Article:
Covid, ethics and consumption: the difficult challenge of Made in Italy
In a period of great uncertainty, the fashion system is trying to restart: the spring collections, their production, and fashion shows were cancelled, and the need to bring the sector back to full capacity is facing new fears and an economic situation that will take time to settle.
Faced with this situation, many have proposed a complete change in concept, questioning the standard pace that marks the presentation of new collections. The most striking voice was that of Alessandro Michele, Gucci's creative director, who said in June that "Gucci will present two collections instead of the five official ones, marked only by a creative need."
Starting from these considerations, we asked Massimo Giglioli, owner of the quilting and embroidery company bearing his name, for an opinion on the current situation, the restarting of companies, and the possibilities that Made in Italy could seize to look to the future without losing its identity.
- How did your company react to the Covid-19 emergency? And what did you “learn”?
We reacted very well, even if, obviously, the whole world has yet to restart with all the difficulties involved. We have always believed in this philosophy: if each of us, in our own small way, get stuck we contribute to the paralysis of the system. For this reason, in the past few months we have systematically called all of our clients to maintain professional and human relations.
That said, everyone has reacted to Covid-19 in a different way. This is an unprecedented scenario for everyone, nobody has a recollection let alone a recipe for “getting out” of this situation better. There are those who had fewer models on the catwalk, those who did their fashion shows online or postponed it, and those who imagined other scenarios: everyone has taken their own direction and it is now difficult to foresee who will have been successful. The market will give this answer, but it will do so in time: we will have to wait until January to see who will be rewarded. If uncertainty is already normally a danger, it is even more so at this stage. All the brands have iconic garments that form the basis of their turnover and allow them to dare during the year by proposing novelties and trends on other models. Daring this year will take three times the courage: without sales, even an established brand is struggling, with every gamble being problematic. In this case, being “big” does not necessarily mean being favoured.
- Could the future of fashion be a return to the past, at a more sustainable pace? Could Gucci's choice be the beginning of a new era or just a brave and lonely attempt?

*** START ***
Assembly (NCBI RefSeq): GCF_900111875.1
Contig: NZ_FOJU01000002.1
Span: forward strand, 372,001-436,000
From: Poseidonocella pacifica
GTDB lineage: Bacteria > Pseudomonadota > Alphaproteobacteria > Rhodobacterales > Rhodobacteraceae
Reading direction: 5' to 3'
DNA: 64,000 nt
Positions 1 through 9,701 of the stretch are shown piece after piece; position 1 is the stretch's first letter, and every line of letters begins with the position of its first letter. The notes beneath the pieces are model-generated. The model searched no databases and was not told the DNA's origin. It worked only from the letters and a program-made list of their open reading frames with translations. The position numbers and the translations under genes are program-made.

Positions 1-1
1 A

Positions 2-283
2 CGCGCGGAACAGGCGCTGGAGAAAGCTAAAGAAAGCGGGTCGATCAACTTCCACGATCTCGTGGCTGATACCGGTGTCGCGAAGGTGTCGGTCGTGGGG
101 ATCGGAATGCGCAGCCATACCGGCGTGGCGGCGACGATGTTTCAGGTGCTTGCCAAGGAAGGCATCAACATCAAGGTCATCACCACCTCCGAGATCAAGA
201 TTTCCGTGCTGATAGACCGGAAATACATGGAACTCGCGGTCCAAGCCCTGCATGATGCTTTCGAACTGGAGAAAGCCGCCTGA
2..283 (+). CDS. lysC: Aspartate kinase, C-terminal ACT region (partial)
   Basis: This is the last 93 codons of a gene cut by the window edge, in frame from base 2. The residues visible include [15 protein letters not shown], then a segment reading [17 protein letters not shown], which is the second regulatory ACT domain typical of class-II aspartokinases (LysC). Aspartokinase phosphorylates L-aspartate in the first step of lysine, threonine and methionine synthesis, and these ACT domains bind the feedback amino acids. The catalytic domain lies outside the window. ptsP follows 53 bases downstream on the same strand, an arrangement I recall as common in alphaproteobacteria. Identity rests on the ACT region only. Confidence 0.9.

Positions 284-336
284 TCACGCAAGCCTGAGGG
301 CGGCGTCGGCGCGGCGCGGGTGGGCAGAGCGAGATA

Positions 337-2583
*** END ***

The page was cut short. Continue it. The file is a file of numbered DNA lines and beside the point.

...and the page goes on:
I wish! When this article came out, I had my father, the founder of Giglioli over forty years ago, read it. It reminded me of an anecdote he used to tell me: “In my day, I already had the fabrics in house in January and I knew what deliveries I had to make and when”. From a planning perspective, it was another life. Now it is an impossible scenario: today, the order arrives followed by the materials to be processed after a week, and we must be ready to start immediately!
- The production cycle is linked to the number of releases, the collections presented, and their turn-over in the shops. In the face of an expected increase in quality, what are the economic risks that such a choice could entail?
This could be the downside, because a slowdown could lead to a huge cut to the entire supply chain.
20 years ago, Made in Italy could keep up with 2 seasons a year, since there was so much to do. If we went back to the two seasons, now that many have delocalized production, it would be a problem because objectively we could not keep up the numbers we are used to.
Let's also consider that the market has changed; before the same garment for everyone was fine, but today, everyone wants to differentiate themselves and we need different products. Customisation has influenced the increase of the seasons. Either the numbers return to the way they were before, hypothetically bringing all the production back to Italy, or it is impossible to present just two seasons without a drastic downsizing of the satellite activities.
- At an ethical level, what value could such a choice have? Would a less hectic pace improve the widespread perception of the fashion world?
Made in Italy is synonymous with quality. As one who works there, I must be the first to contribute to enhancing it. It's an ethical choice that perhaps has to be made first in terms of consumption and then in terms of production; the problem, of course, is that we are faced with a huge price range. Unfortunately, at times the consumer has no choice to minimise costs.
- How can the difference in quality and ethics be enhanced?
I work with many brands that expressly request Made in Italy, but the average producer is often unsuccessful. The family businesses that were the pride of Made in Italy in the world were average brands that have now delocalized to stay on the market; the new medium brands either differentiate themselves in a profound way or produce Made in China.
One last consideration: those who initially experimented with Made in China produced basic lines “for everyday use”, with lower quality, without renouncing Made in Italy high quality production. Today this division no longer exists, as Made in China for many consumer targets has come to cover every need. In part, it is also our fault: perhaps delocalization was a game that rewarded some in the short term, but in the long term it hurt the entire sector.